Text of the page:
Sometimes I have to remind myself to put the camera down and enjoy the view in person. It’s hard as a photographer to find a balance and not spend the whole time looking through a viewfinder, enjoying the images on my mac once I’m back in the office. Photography has been the main drive over the last 3 years to travel, and it’s pushed me to get out even more just to shoot content for my own portfolio / social media. I don’t think this is a bad thing as you meet lots of like-minded people on the way and go places you may never have gone. It’ss almost like a checklist which you tick off as you go. Photography is very rewarding if you get lucky with the conditions, however when things don’t go to plan its very frustrating as you know you will have to try again until you get the shot you had planned.

 

Q: What role do you think photography plays in our relationship with the outdoors?

I think most people like myself start photography to capture their outdoor experiences, but once the hobby takes over the experience the roles reverse and you end up being outdoors in order to fulfill your photography, never the less you enjoy being out there just as much.

 

 

Q: Do you have any favourite kit/equipment you always take on photography expeditions?

Kit is always an interesting subject, I often get asked what camera I have and what lens I shot an image on etc, the truth is equipment does help but don’t let it limit you. There are lots of photographers out there shooting amazing work on cheap old cameras because they put the effort into planning, locations, and improving the skills they have. If you can afford the kit then go get some juicy gear but don’t expect it to automatically make you a better photographer; use what you have and use it well. When it comes to outdoor kit it’s a little different, you don’t want to get caught up a mountain in harsh weather conditions poorly prepared as this is where you will get into some real trouble. In the last few years, I’ve realised how important it is to have the right outdoor gear – it can make even the harshest weather conditions comfortable. During our recent Iceland expedition, I became the envy of our group due to my Montane Deep Heat Down Jacket.  Whilst stood around for hours shooting Aurora in temperatures between -5*C/-7*C (-15*C/-20*C with wind chill) most of the conversation revolved around them being cold, however with just a T-shirt fleece and my down I was toasty warm. I take this jacket with me everywhere I go, in the UK at least I don’t need to worry about being cold ever again. For the photographers out there that often want to know what camera kit I use:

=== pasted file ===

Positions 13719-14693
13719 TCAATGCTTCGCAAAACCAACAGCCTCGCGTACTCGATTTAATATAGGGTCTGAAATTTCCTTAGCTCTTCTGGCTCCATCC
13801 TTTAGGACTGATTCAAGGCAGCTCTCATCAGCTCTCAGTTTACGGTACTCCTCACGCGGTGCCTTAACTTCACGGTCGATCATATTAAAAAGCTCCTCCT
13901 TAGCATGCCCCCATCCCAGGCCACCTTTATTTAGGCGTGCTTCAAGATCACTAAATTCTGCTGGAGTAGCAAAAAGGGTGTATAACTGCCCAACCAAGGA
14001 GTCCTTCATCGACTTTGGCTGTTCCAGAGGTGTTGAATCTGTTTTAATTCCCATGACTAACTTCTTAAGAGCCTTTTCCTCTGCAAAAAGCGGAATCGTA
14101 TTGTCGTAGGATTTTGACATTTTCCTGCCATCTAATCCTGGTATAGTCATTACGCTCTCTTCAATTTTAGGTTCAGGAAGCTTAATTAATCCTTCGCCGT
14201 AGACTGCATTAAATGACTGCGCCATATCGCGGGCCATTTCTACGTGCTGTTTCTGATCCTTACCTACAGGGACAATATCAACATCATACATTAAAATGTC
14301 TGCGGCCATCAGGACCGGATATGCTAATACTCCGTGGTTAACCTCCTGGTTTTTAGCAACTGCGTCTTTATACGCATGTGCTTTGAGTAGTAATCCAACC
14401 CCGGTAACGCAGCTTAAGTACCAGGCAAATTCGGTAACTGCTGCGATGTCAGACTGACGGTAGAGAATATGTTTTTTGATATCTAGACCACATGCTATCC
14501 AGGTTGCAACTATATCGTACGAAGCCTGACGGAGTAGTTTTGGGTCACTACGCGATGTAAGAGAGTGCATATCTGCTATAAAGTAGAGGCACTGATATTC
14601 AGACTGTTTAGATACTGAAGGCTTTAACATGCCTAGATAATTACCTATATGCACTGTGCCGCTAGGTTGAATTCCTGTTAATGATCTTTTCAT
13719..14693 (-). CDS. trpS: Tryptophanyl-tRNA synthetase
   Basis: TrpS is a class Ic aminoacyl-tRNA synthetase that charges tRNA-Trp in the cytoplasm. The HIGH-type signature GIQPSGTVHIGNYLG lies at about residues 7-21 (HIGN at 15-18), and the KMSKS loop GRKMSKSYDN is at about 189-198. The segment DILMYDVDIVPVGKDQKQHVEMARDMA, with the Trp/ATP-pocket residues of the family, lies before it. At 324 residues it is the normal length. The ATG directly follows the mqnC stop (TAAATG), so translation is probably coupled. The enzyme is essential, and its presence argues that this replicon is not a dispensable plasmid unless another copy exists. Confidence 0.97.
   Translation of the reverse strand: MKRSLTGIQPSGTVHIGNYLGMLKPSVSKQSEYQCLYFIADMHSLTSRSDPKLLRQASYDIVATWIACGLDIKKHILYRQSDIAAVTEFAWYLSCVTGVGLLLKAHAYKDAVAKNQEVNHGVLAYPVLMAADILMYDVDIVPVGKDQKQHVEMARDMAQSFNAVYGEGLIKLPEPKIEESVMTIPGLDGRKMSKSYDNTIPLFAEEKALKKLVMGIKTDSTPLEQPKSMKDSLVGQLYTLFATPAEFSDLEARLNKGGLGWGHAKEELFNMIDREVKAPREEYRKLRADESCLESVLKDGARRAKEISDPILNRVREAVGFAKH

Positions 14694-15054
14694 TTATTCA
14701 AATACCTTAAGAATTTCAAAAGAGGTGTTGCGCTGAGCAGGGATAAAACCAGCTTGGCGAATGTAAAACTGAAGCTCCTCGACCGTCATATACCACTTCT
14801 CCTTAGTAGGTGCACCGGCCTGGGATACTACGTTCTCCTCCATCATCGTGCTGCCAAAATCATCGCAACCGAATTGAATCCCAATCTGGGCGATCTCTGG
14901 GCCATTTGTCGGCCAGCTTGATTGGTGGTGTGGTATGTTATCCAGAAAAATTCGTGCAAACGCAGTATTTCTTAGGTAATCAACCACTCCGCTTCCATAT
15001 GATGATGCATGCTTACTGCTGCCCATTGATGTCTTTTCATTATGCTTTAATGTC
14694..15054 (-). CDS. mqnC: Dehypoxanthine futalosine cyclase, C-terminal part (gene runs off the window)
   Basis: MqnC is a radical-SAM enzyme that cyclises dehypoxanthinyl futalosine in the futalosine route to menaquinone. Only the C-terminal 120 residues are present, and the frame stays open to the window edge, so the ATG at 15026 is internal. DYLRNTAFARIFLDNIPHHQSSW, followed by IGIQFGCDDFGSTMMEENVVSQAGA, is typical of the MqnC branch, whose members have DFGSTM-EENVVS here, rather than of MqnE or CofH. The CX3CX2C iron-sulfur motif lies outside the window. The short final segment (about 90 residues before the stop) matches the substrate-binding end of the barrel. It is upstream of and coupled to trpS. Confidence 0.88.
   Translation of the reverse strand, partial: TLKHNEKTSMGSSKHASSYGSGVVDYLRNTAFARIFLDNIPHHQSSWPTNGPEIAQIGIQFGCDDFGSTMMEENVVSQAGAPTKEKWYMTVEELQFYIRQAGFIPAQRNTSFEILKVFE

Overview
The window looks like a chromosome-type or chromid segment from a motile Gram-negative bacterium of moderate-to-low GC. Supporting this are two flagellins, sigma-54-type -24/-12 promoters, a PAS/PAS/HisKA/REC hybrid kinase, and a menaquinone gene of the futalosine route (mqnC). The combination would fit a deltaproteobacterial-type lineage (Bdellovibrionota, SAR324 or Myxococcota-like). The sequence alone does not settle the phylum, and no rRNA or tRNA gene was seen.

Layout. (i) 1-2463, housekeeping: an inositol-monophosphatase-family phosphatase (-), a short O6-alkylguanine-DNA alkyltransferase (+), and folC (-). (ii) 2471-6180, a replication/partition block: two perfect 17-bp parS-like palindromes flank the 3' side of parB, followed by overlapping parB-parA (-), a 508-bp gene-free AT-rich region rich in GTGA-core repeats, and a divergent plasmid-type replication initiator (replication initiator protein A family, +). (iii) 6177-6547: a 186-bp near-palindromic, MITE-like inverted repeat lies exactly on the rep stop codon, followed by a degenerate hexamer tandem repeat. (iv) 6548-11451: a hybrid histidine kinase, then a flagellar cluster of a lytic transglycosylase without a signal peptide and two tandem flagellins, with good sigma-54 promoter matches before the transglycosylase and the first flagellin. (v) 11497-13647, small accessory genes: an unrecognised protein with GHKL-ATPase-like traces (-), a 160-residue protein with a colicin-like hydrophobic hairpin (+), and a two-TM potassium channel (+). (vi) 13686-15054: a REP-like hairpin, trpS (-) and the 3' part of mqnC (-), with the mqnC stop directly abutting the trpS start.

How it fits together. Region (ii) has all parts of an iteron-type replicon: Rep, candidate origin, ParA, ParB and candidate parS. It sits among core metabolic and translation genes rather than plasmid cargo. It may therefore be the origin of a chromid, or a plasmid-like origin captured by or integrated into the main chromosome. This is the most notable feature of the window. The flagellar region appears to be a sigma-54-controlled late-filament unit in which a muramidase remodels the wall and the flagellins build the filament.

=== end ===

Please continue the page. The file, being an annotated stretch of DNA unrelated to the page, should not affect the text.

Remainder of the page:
Canon 5dmkIV
Canon 5dmkiii (spare)
IRIX 15mm F2.4 Blackstone
Sigma 35mm F1.4
Canon 50mm F1.2
Canon 100mm F2.8 Macro
Canon 70-200 F2.8
DJI Mavic
Imac 27″
Macbook Pro 15″
Lightroom Classic CC ( all shots edited using KAHLER – Presets)

 

Q: What next?!

Nothing’s set in stone.  However, I have a plan to build another Campervan as our VW T5 SWB (no poptop) is too small for longer trips as we found out last summer during a 1 month trip around Europe. Aiming for the new van to be fully self-sufficient with enough room to stand and cook with a toilet shower enough power and water to be off grid for a while. the plan will be to reduce our overheads to almost nothing allowing us to travel Europe without a time limit and shooting purely outdoor and automotive photos for personal / brands on the road. It may not be the best decision for my career, but you only live once so I’d rather have fun and leave the stress of shooting 3-4 days a week back home. For anyone wanting to follow the adventure please follow my Instagram, where I post all my outdoor and personal work @tomkahler, and for those interested in my commercial portfolio www.tomkahlerphoto.com.